‘A life plan is made in childhood, reinforced by parents, justified by subsequent events and culminating in a chosen alternative’
~ Eric Berne
In our lifetimes we have all written at least one story. Our own. We’re probably not even aware that we’ve written it! We began writing it from the day we were born and continued it throughout our childhood. By the time we were four we had the first draft version, then when we turned seven the entire story was complete. From this point on we continued to refine and polish it throughout our adolescence.
This story is otherwise known as our life script. The theory of life scripts was developed by Eric Berne in the 60s. According to Berne, each of us have a life script although most of us are probably not aware of it. These scripts are created in childhood through the transactions between us as children and our parental influences. They partly programme our behavior in later life. Often we are not aware of where they come from or even that they exist at all.
These scripts have an unconscious effect on how we live our lives. They impact our decisions and influence what we believe we can achieve. They shape the image we have of ourselves. Depending on our particular script we can interpret an event in a number of different ways. This is one of the reasons why two people can view the same event completely differently.
Whatever role we create for ourselves in our script, we can begin to perceive it as set in stone. We can even allow our script to shape the way we expect things to turn out in the future based on the role we are playing.
Where do these scripts come from?
According to experts, our life scripts come from the messages given to us by our parents and other key influences in our earliest childhood, both verbal and non verbal. They form the framework to which our main decisions are made. In Transactional Analysis scripts are seen as coming from 4 different sources in childhood:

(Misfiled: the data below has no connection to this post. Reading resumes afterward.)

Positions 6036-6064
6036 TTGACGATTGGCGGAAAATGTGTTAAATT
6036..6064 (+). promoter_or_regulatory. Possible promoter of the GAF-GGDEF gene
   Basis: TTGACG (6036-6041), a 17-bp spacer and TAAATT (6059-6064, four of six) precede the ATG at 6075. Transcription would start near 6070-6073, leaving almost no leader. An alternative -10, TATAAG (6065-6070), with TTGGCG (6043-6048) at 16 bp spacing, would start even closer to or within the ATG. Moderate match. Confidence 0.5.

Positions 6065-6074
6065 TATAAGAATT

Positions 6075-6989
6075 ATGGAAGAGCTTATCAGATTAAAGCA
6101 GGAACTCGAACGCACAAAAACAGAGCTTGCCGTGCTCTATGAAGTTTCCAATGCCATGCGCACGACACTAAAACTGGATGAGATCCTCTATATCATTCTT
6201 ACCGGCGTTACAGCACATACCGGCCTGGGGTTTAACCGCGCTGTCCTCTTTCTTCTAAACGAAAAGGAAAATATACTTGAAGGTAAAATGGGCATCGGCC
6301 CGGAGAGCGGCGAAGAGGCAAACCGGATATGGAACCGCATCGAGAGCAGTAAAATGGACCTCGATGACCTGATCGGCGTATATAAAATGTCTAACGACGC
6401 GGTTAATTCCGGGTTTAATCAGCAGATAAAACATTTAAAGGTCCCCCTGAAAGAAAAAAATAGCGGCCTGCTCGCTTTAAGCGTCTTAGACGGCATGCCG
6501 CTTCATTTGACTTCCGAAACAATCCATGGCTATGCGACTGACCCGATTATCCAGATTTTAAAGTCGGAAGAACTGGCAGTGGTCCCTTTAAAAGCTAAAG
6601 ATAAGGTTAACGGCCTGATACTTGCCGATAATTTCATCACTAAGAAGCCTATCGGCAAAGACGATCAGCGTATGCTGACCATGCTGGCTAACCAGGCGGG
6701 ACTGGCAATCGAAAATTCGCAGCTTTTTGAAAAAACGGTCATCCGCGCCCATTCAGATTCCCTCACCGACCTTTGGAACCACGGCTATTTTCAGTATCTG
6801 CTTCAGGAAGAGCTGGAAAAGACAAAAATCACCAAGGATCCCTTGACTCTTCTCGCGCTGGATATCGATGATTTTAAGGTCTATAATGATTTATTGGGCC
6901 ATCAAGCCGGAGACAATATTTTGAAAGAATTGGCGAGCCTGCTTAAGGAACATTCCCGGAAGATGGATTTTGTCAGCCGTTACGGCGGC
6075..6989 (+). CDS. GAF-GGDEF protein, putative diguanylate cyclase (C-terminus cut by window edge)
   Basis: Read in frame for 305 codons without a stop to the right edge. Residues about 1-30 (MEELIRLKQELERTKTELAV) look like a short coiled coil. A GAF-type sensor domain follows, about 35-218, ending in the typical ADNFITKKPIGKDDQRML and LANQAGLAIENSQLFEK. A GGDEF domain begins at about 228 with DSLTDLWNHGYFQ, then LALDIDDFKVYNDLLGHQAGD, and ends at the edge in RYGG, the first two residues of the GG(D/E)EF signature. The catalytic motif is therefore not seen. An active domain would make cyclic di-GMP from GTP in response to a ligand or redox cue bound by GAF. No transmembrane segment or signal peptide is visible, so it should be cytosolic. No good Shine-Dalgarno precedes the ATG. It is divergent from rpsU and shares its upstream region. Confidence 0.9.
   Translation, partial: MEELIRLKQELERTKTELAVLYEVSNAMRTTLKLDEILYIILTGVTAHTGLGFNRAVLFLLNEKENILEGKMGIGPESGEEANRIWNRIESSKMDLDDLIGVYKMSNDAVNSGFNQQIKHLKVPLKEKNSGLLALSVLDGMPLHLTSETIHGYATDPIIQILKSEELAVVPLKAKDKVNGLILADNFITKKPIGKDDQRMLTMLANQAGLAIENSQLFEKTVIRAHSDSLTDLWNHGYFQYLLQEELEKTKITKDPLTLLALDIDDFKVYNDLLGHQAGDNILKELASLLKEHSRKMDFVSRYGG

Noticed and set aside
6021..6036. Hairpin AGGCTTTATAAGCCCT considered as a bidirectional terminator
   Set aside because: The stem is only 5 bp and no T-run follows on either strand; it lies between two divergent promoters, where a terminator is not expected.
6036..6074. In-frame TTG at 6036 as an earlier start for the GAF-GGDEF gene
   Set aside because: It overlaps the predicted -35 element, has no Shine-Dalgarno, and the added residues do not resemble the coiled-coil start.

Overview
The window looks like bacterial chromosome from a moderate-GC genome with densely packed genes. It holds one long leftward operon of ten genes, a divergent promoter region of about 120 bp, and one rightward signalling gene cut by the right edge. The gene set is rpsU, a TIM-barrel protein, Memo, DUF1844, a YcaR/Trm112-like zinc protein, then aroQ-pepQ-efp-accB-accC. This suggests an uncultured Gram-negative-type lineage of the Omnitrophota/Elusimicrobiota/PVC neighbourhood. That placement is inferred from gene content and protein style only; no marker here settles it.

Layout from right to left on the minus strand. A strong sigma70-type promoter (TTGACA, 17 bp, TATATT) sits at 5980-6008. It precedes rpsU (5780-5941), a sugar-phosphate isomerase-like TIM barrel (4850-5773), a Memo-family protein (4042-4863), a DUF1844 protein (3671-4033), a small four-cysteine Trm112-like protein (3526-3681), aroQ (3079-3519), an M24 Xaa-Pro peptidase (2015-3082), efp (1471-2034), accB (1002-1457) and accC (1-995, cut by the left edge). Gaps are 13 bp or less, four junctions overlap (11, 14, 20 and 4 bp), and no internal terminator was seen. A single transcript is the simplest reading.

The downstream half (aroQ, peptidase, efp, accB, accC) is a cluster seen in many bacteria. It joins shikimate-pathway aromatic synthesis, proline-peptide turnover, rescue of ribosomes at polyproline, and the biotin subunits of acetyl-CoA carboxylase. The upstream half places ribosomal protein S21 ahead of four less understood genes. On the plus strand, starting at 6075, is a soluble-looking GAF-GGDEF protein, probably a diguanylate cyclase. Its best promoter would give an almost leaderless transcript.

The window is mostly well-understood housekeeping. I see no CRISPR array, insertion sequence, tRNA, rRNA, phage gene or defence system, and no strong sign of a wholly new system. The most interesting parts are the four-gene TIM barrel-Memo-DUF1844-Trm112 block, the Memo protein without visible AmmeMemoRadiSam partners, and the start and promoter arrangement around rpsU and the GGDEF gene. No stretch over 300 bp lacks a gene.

Modelling: Observing how to others behave and being shown how to do things
Attributions: Being told as a child what we must be, being provided with what is expected or wanted of us. This can come in the form of labeling. ‘You’re just like X relative,’ ‘You’re… clever, naughty, the best, clumsy, strong, different, awful’
Suggestions: Indirectly being given messages through hints and encouragement.
Injunctions: Demands from our parents in our childhood aimed at stopping us from doing something. They are related to our parents desires, fears, worries and angers.
All of these things informed the life scripts we created in our childhood, which we have taken with us into adulthood.
Common Life Scripts:
Do any of these sounds familiar to you?
- Everyone else is better than me
- I’m unlucky, bad things always happen to me
- I am a loser
- I’m always the victim in situations
- I can’t make friends easily
- I’m terrible at learning languages, I can never pick them up
- I’m too fat and can’t lose weight, I won’t be content until I’m slimmer
- I’m unlucky in love, I never meet the right person
- People always leave me
- I won’t be happy until I meet someone
- I’m not good enough
- I can’t do it on my own
These are all examples of life scripts. There are positive scripts that can be empowering, but there are negative ones that can severely limit our lives if we let them shape our future behaviour. We can start to believe them and let them define us and how we live our lives. If history always seems to be repeating itself, maybe it is because the same script is playing over and over.